hyper is a fast and correct HTTP implementation written in and for Rust.
- HTTP/1 and HTTP/2
- Asynchronous design
- Leading in performance
- Tested and correct
- Extensive production use
- Client and Server APIs
If just starting out, check out the Guides first.
hyper is a lower-level HTTP library, meant to be a building block for libraries and applications.
If looking for just a convenient HTTP client, consider the reqwest crate.
hyper uses a set of feature flags to reduce the amount of compiled code. It is possible to just enable certain features over others. By default, hyper does not enable any features but allows one to enable a subset for their use case. Below is a list of the available feature flags. You may also notice above each function, struct and trait there is listed one or more feature flags that are required for that item to be used.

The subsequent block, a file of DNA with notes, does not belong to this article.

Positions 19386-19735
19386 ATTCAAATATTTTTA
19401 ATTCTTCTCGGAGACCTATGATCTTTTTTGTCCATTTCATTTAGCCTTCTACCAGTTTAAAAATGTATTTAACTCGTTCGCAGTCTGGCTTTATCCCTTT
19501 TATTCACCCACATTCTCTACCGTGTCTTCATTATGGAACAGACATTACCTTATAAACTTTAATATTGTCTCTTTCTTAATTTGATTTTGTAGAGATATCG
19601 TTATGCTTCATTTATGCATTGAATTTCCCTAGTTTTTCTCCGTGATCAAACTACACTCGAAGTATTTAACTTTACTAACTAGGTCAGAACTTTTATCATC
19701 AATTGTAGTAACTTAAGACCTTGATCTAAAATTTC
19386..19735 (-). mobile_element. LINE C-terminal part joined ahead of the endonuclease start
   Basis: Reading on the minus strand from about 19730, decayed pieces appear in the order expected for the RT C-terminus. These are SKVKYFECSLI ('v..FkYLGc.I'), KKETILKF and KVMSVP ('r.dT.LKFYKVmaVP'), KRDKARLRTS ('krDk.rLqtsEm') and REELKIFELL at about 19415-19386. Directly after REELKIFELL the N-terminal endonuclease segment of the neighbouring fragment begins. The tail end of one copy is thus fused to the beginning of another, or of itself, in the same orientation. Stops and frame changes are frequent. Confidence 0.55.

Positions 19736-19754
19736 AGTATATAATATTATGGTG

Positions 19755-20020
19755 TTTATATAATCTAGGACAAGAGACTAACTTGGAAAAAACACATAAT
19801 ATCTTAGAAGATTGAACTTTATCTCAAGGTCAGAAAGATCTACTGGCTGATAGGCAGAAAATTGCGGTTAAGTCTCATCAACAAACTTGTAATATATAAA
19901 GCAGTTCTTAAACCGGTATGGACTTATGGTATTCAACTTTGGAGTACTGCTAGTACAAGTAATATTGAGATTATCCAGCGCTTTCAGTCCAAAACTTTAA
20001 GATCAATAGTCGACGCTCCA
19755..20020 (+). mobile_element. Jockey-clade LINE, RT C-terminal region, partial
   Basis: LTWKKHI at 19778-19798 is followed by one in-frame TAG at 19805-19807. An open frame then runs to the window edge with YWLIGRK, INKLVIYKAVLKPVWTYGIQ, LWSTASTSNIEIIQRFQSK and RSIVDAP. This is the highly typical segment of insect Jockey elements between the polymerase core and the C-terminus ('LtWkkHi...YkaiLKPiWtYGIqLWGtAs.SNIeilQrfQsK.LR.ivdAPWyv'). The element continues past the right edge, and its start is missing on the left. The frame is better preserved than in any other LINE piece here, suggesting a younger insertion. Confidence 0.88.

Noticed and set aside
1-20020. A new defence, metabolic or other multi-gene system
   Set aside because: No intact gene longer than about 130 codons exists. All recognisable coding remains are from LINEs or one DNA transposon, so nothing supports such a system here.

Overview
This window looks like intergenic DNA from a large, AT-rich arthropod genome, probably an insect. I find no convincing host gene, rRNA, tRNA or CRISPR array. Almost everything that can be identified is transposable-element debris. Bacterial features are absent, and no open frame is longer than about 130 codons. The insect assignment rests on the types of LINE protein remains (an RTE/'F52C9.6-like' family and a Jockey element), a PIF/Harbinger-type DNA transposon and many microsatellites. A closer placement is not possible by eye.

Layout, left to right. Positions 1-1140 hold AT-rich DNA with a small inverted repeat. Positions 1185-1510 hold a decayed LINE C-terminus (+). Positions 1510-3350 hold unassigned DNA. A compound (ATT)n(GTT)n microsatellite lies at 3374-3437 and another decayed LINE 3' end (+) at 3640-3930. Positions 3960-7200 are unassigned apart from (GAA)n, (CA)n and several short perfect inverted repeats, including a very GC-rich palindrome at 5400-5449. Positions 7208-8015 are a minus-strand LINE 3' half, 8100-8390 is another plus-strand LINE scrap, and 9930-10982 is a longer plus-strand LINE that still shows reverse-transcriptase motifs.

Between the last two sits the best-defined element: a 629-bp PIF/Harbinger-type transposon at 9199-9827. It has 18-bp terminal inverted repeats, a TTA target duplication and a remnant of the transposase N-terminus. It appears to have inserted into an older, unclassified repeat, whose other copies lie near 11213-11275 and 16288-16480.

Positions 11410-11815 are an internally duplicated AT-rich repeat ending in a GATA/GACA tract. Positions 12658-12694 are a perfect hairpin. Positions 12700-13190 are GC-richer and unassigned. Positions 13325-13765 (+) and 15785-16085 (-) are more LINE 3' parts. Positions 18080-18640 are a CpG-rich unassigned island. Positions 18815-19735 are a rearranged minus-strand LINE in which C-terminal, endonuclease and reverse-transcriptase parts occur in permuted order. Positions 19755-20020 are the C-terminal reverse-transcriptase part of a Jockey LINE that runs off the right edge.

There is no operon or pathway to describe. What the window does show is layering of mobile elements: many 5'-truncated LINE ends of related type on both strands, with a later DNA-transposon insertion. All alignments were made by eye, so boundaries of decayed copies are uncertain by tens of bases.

If you are new to hyper it is possible to enable the
full feature flag
which will enable all public APIs. Beware though that this will pull in
many extra dependencies that you may not need.
The following optional features are available:
http1: Enables HTTP/1 support.
http2: Enables HTTP/2 support.
client: Enables the HTTP
server: Enables the HTTP
runtime: Enables convenient integration with
tokio, providing connectors and acceptors for TCP, and a default executor.
tcp: Enables convenient implementations over TCP (using tokio).
pub use crate::http::HeaderMap;
pub use crate::client::Client;
pub use crate::server::Server;
Streaming bodies for Requests and Responses
hyper C API
HTTP header types
A stream of
Bytes, used when receiving bodies.
Represents errors that can occur handling HTTP streams.
The Request Method (VERB)
Represents an HTTP request.
Represents an HTTP response
An HTTP status code (
status-code in RFC 7230 et al.).
The URI component of a request.
Represents a version of the HTTP spec.
Result type often returned from methods that can have hyper